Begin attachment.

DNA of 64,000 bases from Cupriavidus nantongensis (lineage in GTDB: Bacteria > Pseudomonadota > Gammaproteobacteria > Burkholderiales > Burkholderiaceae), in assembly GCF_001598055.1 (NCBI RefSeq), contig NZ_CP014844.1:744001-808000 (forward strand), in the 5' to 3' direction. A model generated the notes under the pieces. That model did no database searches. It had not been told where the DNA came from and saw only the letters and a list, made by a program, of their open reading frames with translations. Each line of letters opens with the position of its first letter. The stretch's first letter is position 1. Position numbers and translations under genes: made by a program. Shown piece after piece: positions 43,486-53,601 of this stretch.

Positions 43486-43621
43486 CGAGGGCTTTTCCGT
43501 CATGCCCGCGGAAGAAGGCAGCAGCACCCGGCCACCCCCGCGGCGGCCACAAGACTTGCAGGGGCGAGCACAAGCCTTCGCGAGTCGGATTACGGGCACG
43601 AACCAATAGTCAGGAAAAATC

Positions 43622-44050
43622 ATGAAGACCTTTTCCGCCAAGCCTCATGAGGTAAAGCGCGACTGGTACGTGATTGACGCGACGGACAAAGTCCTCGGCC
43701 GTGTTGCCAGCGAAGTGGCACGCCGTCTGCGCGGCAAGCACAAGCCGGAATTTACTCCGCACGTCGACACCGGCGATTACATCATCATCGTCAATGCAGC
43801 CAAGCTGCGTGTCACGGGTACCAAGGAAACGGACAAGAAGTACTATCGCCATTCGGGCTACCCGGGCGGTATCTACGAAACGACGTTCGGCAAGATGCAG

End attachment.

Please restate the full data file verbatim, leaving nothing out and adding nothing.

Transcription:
DNA of 64,000 bases from Cupriavidus nantongensis (lineage in GTDB: Bacteria > Pseudomonadota > Gammaproteobacteria > Burkholderiales > Burkholderiaceae), in assembly GCF_001598055.1 (NCBI RefSeq), contig NZ_CP014844.1:744001-808000 (forward strand), in the 5' to 3' direction. A model generated the notes under the pieces. That model did no database searches. It had not been told where the DNA came from and saw only the letters and a list, made by a program, of their open reading frames with translations. Each line of letters opens with the position of its first letter. The stretch's first letter is position 1. Position numbers and translations under genes: made by a program. Shown piece after piece: positions 43,486-53,601 of this stretch.

Positions 43486-43621
43486 CGAGGGCTTTTCCGT
43501 CATGCCCGCGGAAGAAGGCAGCAGCACCCGGCCACCCCCGCGGCGGCCACAAGACTTGCAGGGGCGAGCACAAGCCTTCGCGAGTCGGATTACGGGCACG
43601 AACCAATAGTCAGGAAAAATC

Positions 43622-44050
43622 ATGAAGACCTTTTCCGCCAAGCCTCATGAGGTAAAGCGCGACTGGTACGTGATTGACGCGACGGACAAAGTCCTCGGCC
43701 GTGTTGCCAGCGAAGTGGCACGCCGTCTGCGCGGCAAGCACAAGCCGGAATTTACTCCGCACGTCGACACCGGCGATTACATCATCATCGTCAATGCAGC
43801 CAAGCTGCGTGTCACGGGTACCAAGGAAACGGACAAGAAGTACTATCGCCATTCGGGCTACCCGGGCGGTATCTACGAAACGACGTTCGGCAAGATGCAG